What is a "Fully Funded" Doctoral Program?

Member: Kristen S. Slack (University of Wisconsin - Madison)

I hear people using the term “fully funded” in relation to doctoral programs. As in, “I was accepted into a PhD program with full funding!” What this means in practice, though, varies widely. It could mean as little as having one’s tuition covered by the program or it could mean a stipend of varying amounts on top of other benefits and tuition remission. Doctoral and PhD programs that do provide a stipend or salary often tie it to a research or teaching assistantship. Such positions usually assume part-time work. The presumption is that the student will be engaged in coursework or dissertation research for the balance of their time. However, the salary for part-time work is rarely enough to live on. Therefore, most students rely on some combination of loans, savings, assistance from family, or outside work in order to afford their living expenses.

As a former chair of a PhD program in the social sciences, I’ve learned quite a bit about the various ways doctoral programs package support for their students. Here are a few things to keep in mind when comparing program offers:

· Is full tuition covered? Is it guaranteed? For how many years?

  • Are student fees covered? If not, how much are they per year?
  • Is there a stipend? Is it gauranteed? For how long? How much is it? Is it tied to a teaching assistant or research assistant position? If so, on how many hours per week is it based? Is it available in summers or just the academic year? Are there opportunities to increase one’s weekly hours? Is there a limit on the hours one can work?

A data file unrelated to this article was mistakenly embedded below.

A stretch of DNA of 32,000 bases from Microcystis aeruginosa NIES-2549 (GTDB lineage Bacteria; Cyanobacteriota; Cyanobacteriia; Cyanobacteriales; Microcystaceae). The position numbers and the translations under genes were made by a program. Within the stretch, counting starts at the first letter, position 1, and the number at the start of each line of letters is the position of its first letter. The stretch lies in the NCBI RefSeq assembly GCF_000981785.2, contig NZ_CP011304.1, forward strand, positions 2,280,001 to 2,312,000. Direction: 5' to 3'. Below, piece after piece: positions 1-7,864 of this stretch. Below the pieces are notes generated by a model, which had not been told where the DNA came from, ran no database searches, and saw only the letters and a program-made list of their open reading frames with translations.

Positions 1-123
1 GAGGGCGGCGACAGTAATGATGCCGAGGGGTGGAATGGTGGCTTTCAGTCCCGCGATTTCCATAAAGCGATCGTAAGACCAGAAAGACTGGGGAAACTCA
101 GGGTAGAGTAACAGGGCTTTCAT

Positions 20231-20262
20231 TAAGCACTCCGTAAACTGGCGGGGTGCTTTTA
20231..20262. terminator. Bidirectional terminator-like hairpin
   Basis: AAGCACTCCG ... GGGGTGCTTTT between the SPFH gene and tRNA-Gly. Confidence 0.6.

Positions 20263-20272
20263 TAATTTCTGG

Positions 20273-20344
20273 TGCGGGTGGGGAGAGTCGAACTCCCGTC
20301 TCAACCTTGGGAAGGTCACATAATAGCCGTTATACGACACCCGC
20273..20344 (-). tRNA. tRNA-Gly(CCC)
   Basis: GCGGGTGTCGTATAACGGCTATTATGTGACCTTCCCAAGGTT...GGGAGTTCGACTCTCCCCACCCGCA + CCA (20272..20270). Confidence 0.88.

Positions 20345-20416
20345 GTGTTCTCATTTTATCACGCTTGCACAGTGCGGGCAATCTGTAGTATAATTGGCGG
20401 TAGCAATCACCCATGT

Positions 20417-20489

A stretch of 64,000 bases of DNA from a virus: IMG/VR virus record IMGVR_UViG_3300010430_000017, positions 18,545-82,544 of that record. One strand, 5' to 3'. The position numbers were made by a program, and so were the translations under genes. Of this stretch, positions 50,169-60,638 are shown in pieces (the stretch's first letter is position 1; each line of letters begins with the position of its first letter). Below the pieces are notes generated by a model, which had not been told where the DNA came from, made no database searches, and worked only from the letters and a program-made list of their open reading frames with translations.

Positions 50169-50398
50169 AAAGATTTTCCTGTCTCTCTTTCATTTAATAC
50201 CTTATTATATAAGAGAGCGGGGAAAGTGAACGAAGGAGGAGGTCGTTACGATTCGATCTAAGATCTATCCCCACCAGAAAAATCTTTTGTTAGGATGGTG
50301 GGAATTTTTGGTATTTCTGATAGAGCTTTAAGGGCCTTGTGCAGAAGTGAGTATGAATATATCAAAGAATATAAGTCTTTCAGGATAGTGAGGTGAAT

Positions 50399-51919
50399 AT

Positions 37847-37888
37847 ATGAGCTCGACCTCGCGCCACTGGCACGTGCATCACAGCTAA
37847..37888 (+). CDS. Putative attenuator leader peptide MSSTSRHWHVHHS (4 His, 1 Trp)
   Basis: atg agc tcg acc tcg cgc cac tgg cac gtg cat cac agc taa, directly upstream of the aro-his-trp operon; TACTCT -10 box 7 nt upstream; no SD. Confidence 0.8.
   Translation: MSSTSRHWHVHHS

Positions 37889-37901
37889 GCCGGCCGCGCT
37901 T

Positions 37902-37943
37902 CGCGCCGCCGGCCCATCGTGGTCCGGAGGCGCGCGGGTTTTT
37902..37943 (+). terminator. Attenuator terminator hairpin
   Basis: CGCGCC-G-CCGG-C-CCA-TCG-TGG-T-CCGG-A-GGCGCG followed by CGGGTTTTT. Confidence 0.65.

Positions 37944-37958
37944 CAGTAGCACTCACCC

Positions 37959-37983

· Are there scholarships or fellowships available?

· Is conference travel supported?

· Is there funding for research costs?

· Does the program have an emergency assistance fund?

· Is there student housing available? How much is it?

· How does the cost of living compare to the amount of support you are offered?

· What are the transportation and parking options and costs at the institution?

· Does the program offer moving expenses?

· Does the program provide office space? A computer?

· Is there affordable childcare at the university? How difficult is it to access?

· Do you get health insurance coverage? What out-of-pocket costs are associated with using it?

· What is the program’s track record with respect to graduates obtaining employment? In what types of positions are graduates landing? What salary range can be expected upon graduation?

I’m aware of no program that offers everything listed above, so figuring out how to compare apples to oranges can be tricky. Once you have answers to these questions, it is up to you to determine if the return on investment is sufficient, factoring in your current or anticipated debt and the opportunity costs of attending graduate school. Hopefully it’s fabulous! Ask questions, talk to current students, and consider other aspects of the program of greatest importance to you to find your best program fit.

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